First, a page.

By Kasie Whitener
In swimming, an IM’er is a well-rounded athlete. “IM” is Individual Medley and the event means the swimmer races all four strokes: butterfly, backstroke, breaststroke, freestyle in succession. In a 400 IM, the swimmer races 4 lengths of the pool for each stroke. It’s crazy hard and considered one of the most daunting events. When I swam competitively I was a 200 IM’er. Now I’m mostly in the 100 IM range.
What an IM’er knows is that she doesn’t have to be great at one single stroke, she has to be competent at all four. There’s no use pulling ahead in butterfly just to have a dismal backstroke bring your competition to your heels.
As writers, we often specialize. We might be poets, or novelists, fiction writers or nonfiction writers. We may write plays or essays or blogs. In all of these specialties, we are still storytellers. The words are meant to move a reader from an existing condition to a desired one.
For me, poetry is like breaststroke. It’s slow and quiet, there’s a rhythm to it that is both visual and verbal. It may be the influence of the pastorals, but I always think of poetry as idyllic and just out-of-reach, kind of like that long breaststroke glide.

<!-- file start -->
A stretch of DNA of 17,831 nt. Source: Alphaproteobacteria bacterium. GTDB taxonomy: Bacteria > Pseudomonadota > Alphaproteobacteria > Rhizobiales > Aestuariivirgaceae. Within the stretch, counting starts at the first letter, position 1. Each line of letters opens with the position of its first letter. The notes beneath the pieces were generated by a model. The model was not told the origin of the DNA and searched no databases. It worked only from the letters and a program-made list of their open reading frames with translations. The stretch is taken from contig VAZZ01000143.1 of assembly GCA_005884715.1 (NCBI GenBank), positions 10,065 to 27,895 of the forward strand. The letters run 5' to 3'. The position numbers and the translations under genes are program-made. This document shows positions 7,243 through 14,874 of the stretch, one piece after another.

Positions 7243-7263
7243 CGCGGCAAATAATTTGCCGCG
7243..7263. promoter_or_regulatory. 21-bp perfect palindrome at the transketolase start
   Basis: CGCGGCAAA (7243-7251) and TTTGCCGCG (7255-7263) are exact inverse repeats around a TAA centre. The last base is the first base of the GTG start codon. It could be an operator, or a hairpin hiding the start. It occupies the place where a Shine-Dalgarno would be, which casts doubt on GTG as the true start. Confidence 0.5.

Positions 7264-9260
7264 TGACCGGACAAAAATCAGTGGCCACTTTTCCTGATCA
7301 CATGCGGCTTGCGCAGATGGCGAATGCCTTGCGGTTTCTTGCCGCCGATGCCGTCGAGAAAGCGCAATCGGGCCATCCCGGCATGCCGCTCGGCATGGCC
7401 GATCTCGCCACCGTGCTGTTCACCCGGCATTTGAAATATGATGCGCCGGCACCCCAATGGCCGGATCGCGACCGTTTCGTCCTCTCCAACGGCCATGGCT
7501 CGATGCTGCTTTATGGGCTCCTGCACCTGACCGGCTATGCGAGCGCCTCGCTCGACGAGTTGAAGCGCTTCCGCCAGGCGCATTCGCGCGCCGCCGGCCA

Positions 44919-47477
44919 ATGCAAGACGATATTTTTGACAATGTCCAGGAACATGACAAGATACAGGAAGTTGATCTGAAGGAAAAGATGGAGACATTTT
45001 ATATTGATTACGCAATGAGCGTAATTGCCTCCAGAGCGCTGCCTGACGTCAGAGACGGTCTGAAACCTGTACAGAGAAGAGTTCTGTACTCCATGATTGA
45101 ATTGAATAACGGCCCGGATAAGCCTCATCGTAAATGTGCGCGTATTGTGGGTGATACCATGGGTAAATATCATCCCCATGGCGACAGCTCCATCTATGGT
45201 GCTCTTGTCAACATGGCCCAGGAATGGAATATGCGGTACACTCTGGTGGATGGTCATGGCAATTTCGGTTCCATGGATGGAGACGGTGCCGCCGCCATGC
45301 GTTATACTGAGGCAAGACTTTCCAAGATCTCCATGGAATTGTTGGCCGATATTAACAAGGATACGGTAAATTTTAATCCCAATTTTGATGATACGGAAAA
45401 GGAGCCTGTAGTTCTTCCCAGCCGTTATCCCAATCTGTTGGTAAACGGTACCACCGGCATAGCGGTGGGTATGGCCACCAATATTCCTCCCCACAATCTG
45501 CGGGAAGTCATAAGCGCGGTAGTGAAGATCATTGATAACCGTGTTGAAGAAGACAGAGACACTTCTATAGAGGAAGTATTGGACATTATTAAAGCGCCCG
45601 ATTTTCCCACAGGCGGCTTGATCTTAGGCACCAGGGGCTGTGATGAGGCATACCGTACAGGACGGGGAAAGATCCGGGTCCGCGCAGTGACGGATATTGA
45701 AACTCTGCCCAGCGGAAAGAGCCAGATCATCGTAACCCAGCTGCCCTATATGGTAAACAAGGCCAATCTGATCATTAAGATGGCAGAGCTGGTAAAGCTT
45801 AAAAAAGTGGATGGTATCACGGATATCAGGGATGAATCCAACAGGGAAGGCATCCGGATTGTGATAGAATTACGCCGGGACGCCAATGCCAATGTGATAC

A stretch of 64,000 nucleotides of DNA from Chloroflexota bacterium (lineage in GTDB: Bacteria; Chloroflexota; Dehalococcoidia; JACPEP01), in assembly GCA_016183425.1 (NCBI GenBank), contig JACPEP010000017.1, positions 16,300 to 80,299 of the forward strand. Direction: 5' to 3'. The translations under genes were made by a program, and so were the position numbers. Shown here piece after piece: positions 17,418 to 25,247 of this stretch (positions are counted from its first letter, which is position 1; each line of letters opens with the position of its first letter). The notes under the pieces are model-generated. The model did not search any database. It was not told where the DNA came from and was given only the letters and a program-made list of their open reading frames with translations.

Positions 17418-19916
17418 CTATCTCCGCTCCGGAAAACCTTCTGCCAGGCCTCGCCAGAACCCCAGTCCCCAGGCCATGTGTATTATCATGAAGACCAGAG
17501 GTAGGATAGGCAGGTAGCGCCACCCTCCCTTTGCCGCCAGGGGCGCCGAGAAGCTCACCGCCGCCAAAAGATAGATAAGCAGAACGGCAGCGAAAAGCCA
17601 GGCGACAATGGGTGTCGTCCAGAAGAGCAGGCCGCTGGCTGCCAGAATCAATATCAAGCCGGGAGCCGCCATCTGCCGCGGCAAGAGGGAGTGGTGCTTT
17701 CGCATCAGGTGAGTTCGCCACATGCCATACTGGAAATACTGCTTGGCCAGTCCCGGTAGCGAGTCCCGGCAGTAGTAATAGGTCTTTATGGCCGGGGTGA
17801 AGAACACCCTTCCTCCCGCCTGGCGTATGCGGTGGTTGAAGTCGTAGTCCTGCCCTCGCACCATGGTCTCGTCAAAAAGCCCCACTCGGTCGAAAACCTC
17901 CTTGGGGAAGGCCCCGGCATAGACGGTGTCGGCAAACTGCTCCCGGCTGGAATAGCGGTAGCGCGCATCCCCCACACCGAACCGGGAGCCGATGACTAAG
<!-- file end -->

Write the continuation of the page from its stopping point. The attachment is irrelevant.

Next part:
I am a terrible breaststroker. Though I’ve worked hard to develop a competent stroke, it is by far the slowest segment of my IM. I can do it, but I’m very slow. Likewise, I am a terrible poet. I can read and comprehend it, but I dare not compose. The effort would be disastrous.
I’m a fiction writer. I prefer long version, specifically novels; but when I first dedicated myself to the craft four years ago, I spent a lot of time in short stories. Short stories are how I practice the storytelling art. They require specific details and are intolerant of rambling description or unnecessary plot complications.
Short stories require powerful bursts of character, action, and emotion. In a short story, the writer doesn’t have time to lay in elaborate exposition or world building. The reader must be immediately brought up to speed with the character, the dilemma, the desire, and the obstacles. For me, short stories are like swimming butterfly.
I love butterfly. It’s exhausting whipping both arms around together, dolphin kicking in long, swift full-body waves. There’s a rhythm but unlike the languid glide of breaststroke, the butterfly rhythm is urgent and insistent. A good butterfly is satisfying: both beautiful to watch and gratifying to swim. Like swimming butterfly, I’m always trying to write that explosive, impactful scene.
I have always been an IM’er, albeit the shorter distance kind, with butterfly as my specialty. To be really good at one thing is valuable, but to be competent in many things is even more so. While I’ve let some breaststroke-like skills lapse over the years, I continue to practice in all four strokes. Storytellers know that proficiency in various forms only makes them more competitive.